The effort, led by trade associations representing black bankers, brokers and investment firms, is arguing that shutting out finance workers would unfairly disqualify minority candidates — and could be especially detrimental at a time when racial income inequality is a problem that Biden has pledged to address. The campaign is focusing on senior White House staff posts, as well as the heads of agencies like the Treasury Department and the Securities and Exchange Commission.

“All of these leadership positions play a critical role in the development of economic policy in an administration and the execution of goals, strategies and practices that impact all Americans,” the groups wrote in a letter to Biden sent on Wednesday. “Unless you are intentional about leveraging inclusion as a strategy to navigate the intersecting dynamics of race, economy, inequality and power, we will not address these issues with the best minds possible.”

Biden, who’s widely considered a moderate, has yet to announce ethics rules for staffing the administration, though his transition has banned lobbyists, with some exceptions. The letter highlights how the president-elect and his team have to navigate a tricky path on corporate executives while conducting the fullest search possible to form a government they’ve promised will be reflective of the U.S. population.

“President-elect Biden will build a diverse administration that looks like America, starting with the first woman of South Asian descent and the first Black woman to serve as Vice President-elect,” said Cameron French, a transition spokesman. “As he did during the campaign to his transition, Joe Biden will be intentional in finding diverse voices to develop and implement his policy vision to tackle our nation’s toughest challenges.”

The request by the financial groups follows another recent one by the Washington Government Relations Group, a trade association of African American lobbyists. It sent a letter last week to leaders of the Congressional Black Caucus, asking for their help advocating against the progressives’ call for barring registered lobbyists from the Biden administration.

A stint in government often helps propel people to high-level private sector jobs. But on the flip side, experience in the corporate world can be beneficial for government work, giving policy makers insight into an industry they are charged with overseeing.

More liberal Democrats, led by Sens. Bernie Sanders and Elizabeth Warren, have taken a hard line against filling economic and regulatory roles with workers from Wall Street and major corporations, contending that such appointees may put the interest of their businesses ahead of the American people.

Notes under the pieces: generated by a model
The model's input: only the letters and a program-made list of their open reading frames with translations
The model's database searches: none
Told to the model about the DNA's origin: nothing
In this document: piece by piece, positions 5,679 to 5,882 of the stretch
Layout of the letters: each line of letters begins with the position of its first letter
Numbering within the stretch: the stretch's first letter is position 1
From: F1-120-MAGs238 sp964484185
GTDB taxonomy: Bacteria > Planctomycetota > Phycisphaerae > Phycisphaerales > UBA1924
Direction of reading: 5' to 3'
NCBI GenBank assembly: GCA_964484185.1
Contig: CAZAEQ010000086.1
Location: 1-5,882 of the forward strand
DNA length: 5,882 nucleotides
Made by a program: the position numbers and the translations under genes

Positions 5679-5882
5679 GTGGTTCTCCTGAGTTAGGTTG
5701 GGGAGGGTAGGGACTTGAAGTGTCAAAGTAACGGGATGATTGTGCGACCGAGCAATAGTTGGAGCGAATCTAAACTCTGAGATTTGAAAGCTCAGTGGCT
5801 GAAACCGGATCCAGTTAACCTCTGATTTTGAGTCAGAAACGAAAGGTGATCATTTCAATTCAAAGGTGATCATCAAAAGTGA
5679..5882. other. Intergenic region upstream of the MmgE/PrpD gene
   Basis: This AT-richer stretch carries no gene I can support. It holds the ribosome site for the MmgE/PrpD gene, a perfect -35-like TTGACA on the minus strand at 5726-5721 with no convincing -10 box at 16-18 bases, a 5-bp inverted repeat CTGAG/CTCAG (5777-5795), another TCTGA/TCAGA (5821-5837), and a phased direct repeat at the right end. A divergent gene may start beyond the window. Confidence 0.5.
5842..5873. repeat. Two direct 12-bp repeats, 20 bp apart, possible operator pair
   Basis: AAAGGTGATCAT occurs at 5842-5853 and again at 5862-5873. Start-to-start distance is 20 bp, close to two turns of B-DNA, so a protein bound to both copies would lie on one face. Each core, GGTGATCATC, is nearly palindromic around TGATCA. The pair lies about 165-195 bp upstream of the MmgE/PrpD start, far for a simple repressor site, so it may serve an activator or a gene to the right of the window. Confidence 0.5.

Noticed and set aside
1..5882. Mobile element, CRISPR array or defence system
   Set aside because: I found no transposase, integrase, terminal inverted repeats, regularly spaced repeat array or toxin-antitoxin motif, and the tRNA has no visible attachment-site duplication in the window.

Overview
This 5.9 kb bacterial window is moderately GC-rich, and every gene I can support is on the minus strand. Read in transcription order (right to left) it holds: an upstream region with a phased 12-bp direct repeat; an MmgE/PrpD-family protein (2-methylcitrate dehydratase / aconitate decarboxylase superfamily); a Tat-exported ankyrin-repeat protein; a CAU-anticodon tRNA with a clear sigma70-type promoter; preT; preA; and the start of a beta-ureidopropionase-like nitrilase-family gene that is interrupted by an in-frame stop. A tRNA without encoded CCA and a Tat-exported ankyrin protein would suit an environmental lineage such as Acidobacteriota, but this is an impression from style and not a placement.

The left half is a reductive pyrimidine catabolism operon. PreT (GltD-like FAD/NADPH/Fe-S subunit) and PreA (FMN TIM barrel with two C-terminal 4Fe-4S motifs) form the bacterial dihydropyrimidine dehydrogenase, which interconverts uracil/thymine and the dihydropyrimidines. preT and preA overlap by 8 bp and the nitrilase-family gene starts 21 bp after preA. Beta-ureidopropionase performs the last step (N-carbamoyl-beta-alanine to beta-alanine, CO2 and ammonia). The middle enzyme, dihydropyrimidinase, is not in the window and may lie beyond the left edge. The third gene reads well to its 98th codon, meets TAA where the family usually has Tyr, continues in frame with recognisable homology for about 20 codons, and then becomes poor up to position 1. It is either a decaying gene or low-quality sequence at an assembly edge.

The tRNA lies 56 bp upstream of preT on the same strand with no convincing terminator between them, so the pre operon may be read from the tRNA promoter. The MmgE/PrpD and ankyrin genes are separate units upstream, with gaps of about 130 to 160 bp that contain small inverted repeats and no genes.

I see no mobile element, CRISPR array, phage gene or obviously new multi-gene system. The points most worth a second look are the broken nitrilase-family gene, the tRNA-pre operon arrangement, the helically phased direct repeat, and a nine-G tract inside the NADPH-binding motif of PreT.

Warren, however, in comments earlier this week may have given Biden some cover when she pointed out that she had hired people from Wall Street when she set up the Consumer Financial Protection Bureau. “The question is: What does your overall team look like?” she said at a New York Times DealBook conference. “It is important to have a team that brings a lot of different perspectives.”

The groups representing minority financial firms and executives make a similar argument. And, they may be difficult to ignore, especially because Biden won the presidency with massive support from African Americans and other minority voters.

Though Biden has yet to announce any of his picks for cabinet posts, he has chosen a number of senior White House staffers. Among them are Rep. Cedric Richmond, a Louisiana Democrat and member of the Congressional Black Caucus. Another African American, former KeyBank NA executive Don Graves, is leading the transition team that will review the Treasury Department.

In the letter signed by the heads of the National Bankers Association, the National Association of Securities Professionals, the Association of African American Financial Advisors and several other groups, the executives note that only white men have served as Treasury chief and director of the National Economic Council.

In addition, they pointed out that there has never been a black leader of the Federal Reserve, the SEC, the Commodity Futures Trading Commission, the Federal Deposit Insurance Corp., the Office of the Comptroller of the Currency or the White House Council of Economic Advisers.

“A review of the people who have served in the top economic policy making positions in our country’s history shows a stunning and complete lack of racial and ethnic diversity,” the letter said.

The letter, which was also signed by civil rights groups that advocate on behalf of Latinx people and African Americans, called on Biden’s team to interview three or more candidates of color for those key roles.

Though still early in the process, Biden’s transition team is considering potential black nominees for several economic jobs, people familiar with the matter have said. Still, only one prominent candidate with direct ties to the financial industry has emerged: retiring TIAA Chief Executive Officer Roger Ferguson, a potential Treasury secretary. Others who may get positions are from academia or the government, including Raphael Bostic, president of the Federal Reserve Bank of Atlanta, and Chris Brummer, a Georgetown University law professor.